Also, for the last few years of my mother's life, I was able to help my father and be part of her end-of-life care. My mother had dementia and Alzheimer's, and my father was her primary care giver. My transplant allowed me to spend more time with my mother and give my father time for a break when I visited.

What is your favourite part about volunteering with BC Transplant?

This is a tough one! I do love going to the hospitals during Transplant Heroes Week and Operation Popcorn to thank all our health care teams, but I think I most enjoy going out to speak to groups about organ donation. I really enjoy talking to people, so combining that with raising awareness and removing misconceptions people have about the process and the result of transplantation is a big bonus!

I was also asked to speak to a couple of classes of students at an ESL school in Vancouver. Both classes were lovely, but one was just such a happy group, and so curious about the whole transplant process and the journey a recipient takes to, and after, transplant. Many of the details are fuzzy, but I remember we did a lot of laughing, and that is the best kind of speaking engagement you can have.

What message do you want to share with people who might be interested in volunteering with BCT?

Volunteering with BCT is incredibly rewarding and there are so many facets to it:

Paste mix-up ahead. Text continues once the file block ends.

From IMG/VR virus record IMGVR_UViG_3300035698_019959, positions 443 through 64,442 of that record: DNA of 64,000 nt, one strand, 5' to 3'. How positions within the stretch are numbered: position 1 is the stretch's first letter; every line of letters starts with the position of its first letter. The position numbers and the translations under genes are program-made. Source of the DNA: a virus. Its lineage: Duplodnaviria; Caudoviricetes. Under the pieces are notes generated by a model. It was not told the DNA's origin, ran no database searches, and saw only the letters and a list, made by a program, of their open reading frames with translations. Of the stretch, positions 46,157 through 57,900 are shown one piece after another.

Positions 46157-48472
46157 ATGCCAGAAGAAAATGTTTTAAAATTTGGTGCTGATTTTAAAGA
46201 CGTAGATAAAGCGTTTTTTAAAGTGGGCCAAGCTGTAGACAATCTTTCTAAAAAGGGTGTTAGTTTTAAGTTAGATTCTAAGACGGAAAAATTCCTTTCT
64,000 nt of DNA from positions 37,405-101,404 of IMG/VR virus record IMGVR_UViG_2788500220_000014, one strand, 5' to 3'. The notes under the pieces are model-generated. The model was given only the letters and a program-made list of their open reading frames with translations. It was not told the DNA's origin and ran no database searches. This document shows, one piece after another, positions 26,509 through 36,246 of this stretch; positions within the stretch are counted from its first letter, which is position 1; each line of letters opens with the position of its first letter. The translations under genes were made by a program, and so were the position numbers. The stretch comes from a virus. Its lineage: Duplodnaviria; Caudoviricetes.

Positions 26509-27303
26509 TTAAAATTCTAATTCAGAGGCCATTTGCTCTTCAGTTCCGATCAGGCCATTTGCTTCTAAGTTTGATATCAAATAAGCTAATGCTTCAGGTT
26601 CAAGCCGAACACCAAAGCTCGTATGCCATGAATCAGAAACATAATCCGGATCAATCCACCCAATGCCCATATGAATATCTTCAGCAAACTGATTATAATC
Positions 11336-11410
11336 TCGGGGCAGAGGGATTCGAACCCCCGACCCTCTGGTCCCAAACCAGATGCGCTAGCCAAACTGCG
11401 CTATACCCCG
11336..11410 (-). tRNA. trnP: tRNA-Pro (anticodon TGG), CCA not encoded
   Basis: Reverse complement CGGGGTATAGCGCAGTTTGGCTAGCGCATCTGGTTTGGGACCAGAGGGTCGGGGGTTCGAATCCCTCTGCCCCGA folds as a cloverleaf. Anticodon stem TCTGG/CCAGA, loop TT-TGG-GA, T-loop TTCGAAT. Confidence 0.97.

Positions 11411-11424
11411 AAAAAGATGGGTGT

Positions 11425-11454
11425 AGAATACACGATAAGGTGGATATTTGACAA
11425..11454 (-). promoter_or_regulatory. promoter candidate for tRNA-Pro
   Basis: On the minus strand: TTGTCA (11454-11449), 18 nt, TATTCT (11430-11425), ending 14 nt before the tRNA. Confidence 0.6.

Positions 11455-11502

• You are giving back to those who helped you get to where you are.

  • You are paying it forward – raising awareness and maybe even being the voice that helps someone down the road get their transplant.

  • Your transplant community grows exponentially as you meet so many other recipients and donor family members.

  • You live up to the motto "Live Life. Pass It On." while you're still around to see some of the reward.

  • And of course, you meet the fabulous team at BC Transplant!


Describe what being able to sing has meant for you.

I have always sung; I am always happy singing and it is just part of who I am. I was afraid the surgical procedure might damage my vocal cords and even asked my cardiologist if I could get smaller tubes in my throat any time they had to do a procedure. I don't know if that ever happened, but I can and do still sing! Post-transplant, I have been able to sing in choirs, with my oldest brother, and have taken vocal jazz lessons.

I also got to sing in Carnegie Hall! It was in a choir as part of a festival of sorts, and not a huge event, but it was Carnegie Hall! The whole trip to New York was so much fun, and it was incredible to be on such a fabled stage, singing.

Do you have a message you want to share with your donor/donor family?

There are no words to adequately express the gratitude me and my family feel toward you, our donor and donor family. I have received such an extraordinary gift, and over the past 10 years have tried to honour the memory of my donor by giving back through volunteering and service, and by enjoying the life I have been given.

My husband and I have been able to do some of the travel we planned, and even through the pandemic we have enjoyed going out and exploring our city and region. Always mixed with our gratitude is the knowledge and understanding of where my gift of life has come from. We have never forgotten your loss. I always hope you are doing well and wish you as much joy as you have given.